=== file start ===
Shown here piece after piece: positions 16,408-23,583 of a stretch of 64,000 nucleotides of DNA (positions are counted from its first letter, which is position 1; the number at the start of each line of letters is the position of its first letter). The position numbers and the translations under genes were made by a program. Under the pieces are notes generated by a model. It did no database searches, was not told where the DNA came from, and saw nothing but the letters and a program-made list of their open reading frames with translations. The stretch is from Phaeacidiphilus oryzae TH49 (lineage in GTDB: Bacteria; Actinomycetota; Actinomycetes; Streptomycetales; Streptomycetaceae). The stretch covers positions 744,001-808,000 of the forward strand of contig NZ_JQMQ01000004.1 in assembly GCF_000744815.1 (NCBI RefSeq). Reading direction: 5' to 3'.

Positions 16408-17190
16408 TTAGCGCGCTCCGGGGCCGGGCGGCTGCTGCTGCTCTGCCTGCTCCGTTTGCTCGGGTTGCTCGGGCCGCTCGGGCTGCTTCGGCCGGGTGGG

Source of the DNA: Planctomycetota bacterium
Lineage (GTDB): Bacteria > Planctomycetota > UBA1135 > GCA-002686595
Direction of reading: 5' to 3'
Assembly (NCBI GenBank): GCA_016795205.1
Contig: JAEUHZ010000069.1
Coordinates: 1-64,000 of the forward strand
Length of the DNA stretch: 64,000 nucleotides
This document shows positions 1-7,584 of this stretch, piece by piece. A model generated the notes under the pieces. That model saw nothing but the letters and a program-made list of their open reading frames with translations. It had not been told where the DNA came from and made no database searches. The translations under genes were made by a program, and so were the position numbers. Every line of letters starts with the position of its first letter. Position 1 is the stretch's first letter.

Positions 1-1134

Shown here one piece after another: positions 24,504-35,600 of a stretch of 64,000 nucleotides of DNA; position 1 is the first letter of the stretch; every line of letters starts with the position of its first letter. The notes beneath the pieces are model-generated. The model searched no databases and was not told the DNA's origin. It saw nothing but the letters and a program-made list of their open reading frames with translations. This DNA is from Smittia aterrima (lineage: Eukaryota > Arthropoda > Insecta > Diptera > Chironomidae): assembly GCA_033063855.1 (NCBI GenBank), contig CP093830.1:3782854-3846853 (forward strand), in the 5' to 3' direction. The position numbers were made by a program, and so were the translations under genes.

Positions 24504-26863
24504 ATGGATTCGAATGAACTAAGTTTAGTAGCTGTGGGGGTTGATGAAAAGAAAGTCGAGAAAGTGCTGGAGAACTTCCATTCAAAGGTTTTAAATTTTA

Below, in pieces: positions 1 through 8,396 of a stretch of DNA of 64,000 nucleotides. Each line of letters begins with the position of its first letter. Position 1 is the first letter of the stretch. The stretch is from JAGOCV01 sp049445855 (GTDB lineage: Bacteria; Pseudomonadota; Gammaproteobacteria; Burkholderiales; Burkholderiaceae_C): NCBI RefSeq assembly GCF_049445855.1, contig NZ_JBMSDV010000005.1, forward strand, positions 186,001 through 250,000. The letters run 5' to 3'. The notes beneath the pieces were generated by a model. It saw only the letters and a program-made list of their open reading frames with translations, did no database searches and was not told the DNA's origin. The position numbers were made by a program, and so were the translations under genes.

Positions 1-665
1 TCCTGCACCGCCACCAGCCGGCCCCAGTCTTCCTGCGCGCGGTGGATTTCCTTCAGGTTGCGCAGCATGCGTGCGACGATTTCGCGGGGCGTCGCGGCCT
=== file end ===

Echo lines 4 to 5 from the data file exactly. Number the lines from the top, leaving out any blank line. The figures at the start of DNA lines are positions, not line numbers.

Source of the DNA: Planctomycetota bacterium
Lineage (GTDB): Bacteria > Planctomycetota > UBA1135 > GCA-002686595